- Jim's movie cheat sheet - Sept 5
- Arquette: 'This movie was a gift'
- New release film reviews - Sept 4
- Anything Goes stars join Denis Walter
- The Lion King returns to Australia
- Jimmy Barnes releases duets album
- Four generations of August 15
- MIFF highlights - Aug 15
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New release movie reviews - October 18
PRISONERS ****1/2 (153 minutes) MA
During a pleasant Thanksgiving lunch in small-town working-class suburbia, two little girls are abducted in broad daylight.
That's the straightforward premise for a gruelling, gripping story of anger, loss, justice and the hunger for hope.
The parents are naturally frantic as the stress of the search presses on them like a giant corkscrew, but while there are plenty of high-end emotions coursing through this splendid, solid, engrossing crime drama, it's the many smaller, quieter moments that scream loudest about every parent's most dreaded nightmare.
Canadian director Denis Villeneuve - whose mastery of powerful dramas was in full flourish in 2011's remarkable Incendies - draws great performances from a top-drawer ensemble.
Jake Gyllenhaal is all eyebrows and angst as the dedicated cop; Paul Dano is unnerving as the mentally deficient suspect; Terrence Howard (Hustle & Flow) hits a career high as one of the fathers; as the mothers, Maria Bello and Viola Davis (The Help) capture the unending torture of trying to cope with such open-ended trauma.
But, when all is said, this is Hugh Jackman's film.
As the frustrated, financially strapped father, he goes from blurting out his rage to channelling it in the most frightening way when he does not get the answers he wants from the police about where the girls are.
Jackman was terrific in Les Miserables; with his Wolverine franchise he proved his smarts by making us care about a second-tier superhero. Yet those films were well within his established wheelhouse. Here, Jackman proves his chops as a meaty dramatic actor capable of handling hard emotions and tough scenes.
Given the hot-blooded, hot-button nature of its story, and the propensity of directors these days to cut cut cut, it takes a lot for a film to step back from the obvious, bide its time and unravel slowly.
Prisoners does that; it's like a coiled spring of tension that gets tighter and tigher until the film's brilliantly handled final moments. Rarely does a film grant audiences the intelligence to intuitively understand the subtleties of storytelling, and then reward them with jaw-dropping payoffs.
Easily one of the films of the year - and what a great year for films it has turned out to be - Prisoners is so carefully nuanced that a second viewing reveals just how deftly the story is unfurled. It's definitely an example of a film that gains with a repeat visit.
And if there is one thing above all else to recommend Prisoners, it's the way it captures that white-hot skewer of fear that must run through the heart and mind of every parent who has ever suddenly looked around them and thought, "where's my kid?"
MYSTERY ROAD ***1/2 (121 minutes) M
With a tight-lipped Aaron Petersen as a lonely, personally troubled cop investigating the murder of a local teen, director Ivan Sen delivers a brooding, unsettling, racially charged slice of Outback Noir.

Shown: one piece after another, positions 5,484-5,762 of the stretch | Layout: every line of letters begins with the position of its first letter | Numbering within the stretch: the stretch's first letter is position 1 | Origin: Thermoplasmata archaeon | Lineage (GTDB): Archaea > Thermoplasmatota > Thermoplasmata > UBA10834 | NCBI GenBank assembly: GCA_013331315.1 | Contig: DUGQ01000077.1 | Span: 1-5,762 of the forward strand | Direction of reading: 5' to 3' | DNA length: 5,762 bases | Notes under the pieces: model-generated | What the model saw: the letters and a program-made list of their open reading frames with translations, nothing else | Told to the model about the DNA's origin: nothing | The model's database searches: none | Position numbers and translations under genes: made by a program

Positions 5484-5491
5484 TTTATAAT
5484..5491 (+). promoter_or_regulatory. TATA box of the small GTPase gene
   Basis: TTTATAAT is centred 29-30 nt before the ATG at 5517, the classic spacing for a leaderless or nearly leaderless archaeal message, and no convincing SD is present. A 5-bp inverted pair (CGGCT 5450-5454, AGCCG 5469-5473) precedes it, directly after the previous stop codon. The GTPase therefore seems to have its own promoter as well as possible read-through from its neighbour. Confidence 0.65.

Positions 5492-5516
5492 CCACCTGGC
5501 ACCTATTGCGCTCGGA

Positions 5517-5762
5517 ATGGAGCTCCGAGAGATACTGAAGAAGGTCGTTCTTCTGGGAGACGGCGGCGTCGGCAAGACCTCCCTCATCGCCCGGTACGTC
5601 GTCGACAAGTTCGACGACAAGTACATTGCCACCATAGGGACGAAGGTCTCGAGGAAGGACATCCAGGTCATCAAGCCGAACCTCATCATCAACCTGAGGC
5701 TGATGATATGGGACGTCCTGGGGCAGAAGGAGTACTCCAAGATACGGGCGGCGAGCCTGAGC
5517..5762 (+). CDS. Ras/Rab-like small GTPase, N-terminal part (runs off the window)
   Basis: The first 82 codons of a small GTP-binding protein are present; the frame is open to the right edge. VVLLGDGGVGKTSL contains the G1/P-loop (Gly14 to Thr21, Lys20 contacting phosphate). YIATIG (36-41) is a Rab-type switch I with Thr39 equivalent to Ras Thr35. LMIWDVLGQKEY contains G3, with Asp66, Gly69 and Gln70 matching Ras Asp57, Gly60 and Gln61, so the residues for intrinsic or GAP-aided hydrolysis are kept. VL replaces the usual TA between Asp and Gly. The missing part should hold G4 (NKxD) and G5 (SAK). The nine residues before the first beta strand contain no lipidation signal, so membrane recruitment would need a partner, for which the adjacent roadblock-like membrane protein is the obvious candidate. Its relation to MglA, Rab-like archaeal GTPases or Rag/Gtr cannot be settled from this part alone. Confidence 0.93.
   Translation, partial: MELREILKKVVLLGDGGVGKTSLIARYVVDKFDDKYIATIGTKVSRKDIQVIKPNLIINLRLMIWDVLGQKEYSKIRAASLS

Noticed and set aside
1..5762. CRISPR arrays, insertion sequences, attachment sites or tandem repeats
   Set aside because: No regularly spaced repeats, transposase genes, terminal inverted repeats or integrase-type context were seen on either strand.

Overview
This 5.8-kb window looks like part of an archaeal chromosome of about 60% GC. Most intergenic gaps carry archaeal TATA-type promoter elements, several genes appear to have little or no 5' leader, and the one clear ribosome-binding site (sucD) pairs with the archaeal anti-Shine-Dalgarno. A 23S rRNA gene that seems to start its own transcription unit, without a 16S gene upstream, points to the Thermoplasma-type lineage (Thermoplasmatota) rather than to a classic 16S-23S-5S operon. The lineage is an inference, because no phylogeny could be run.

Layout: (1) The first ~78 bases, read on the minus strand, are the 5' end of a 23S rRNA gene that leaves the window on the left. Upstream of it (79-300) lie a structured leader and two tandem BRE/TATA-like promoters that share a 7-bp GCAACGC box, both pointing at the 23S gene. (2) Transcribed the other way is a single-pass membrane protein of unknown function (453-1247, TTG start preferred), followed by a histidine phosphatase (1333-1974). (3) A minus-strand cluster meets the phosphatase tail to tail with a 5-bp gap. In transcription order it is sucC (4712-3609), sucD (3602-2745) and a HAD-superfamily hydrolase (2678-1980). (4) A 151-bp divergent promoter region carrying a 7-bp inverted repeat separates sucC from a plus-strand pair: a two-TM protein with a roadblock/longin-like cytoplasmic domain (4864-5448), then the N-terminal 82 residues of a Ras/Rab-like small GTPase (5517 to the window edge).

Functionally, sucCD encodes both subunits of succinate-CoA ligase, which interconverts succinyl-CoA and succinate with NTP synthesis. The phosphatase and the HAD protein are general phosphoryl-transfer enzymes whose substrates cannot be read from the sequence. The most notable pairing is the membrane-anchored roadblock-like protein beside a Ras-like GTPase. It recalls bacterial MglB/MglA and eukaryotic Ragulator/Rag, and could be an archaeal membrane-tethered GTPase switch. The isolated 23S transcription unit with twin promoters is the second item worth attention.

Sen wrote, edited and shot the film, and while he can't avoid some genre cliches he stages a climactic confrontation that redefines "showdown" with a major dose of real-time realism. Stirring widescreen cinematography; hold tight for Ryan Kwanten's icy turn as a local hunter who doesn't much like indigenous folk.
(See our special in-depth interview with Ivan Sen and Aaron Pedersen.)
ABOUT TIME ***1/2 (123 minutes) M
Having laid the tracks for the romantic comedy genre with Love Actually, Four Weddings and a Funeral and Notting Hill, British comedy warhorse Richard Curtis (who, incidentally, wrote Warhorse) hits a film career high with his most beautiful, measured and gorgeously eccentric film yet.
An elderly father (Bill Nighy) tells his son Tim (Domhnall Gleeson) of a family secret - that the men can travel in time throughout their lives. But with such power comes the responsibility to use it wisely as Tim searches for love and discovers there are limits to what he can repeat and repair.
Curtis blends his sci-fi-lite conceit with some fun Groundhog Day-esque sequences but wisely keeps it from dominating the film, which ventures into classic rom-com territory when Tim courts the winsome Mary (Rachel McAdams).
Beautiful, funny, touching and with a great, uplifting message the film can be summed up with two words: everything works.
(See our interview with Richard Curtis.)
IN BOB WE TRUST **** (102 minutes) PG
Outstanding, hugely entertaining, funny/sad profile of suburban legend Bob Maguire - aka Father Bob - as he faces down pressure from on high to retire from his South Melbourne parish. Director Lynn-Maree Milburn and her crew (including producer/cinematographer Richard Lowenstein from Dogs in Space fame) exhaustively tracked their subject for three years and the result is a bristling, enlightening, inspiring journey. And the editing is superb. The brilliant opening montage as Father Bob describes the history of Christianity deserves its own special award.
PATRICK *** (92 minutes) MA
Effectively chilly, moody remake of Richard Franklin's 1978 horror classic about a mysterious coma patient, smartly updated for iGen audiences by director Mark Hartley (Not Quite Hollywood) and screenwriter Justin King.
In a suitably creepy, seaside institute run by a suitably creepy, experiment-obsessed doctor (Charles Dance) nervous newbie nurse (Sharni Vinson) discovers the supine Patrick (Jackson Gallagher) isn't as deep-asleep as everyone thinks.
Heavy with atmosphere, things really spark up once the nasty starts flying. A skilfully made genre piece, Patrick is a very satisfying movie meal, well done with a garnish of dark humour.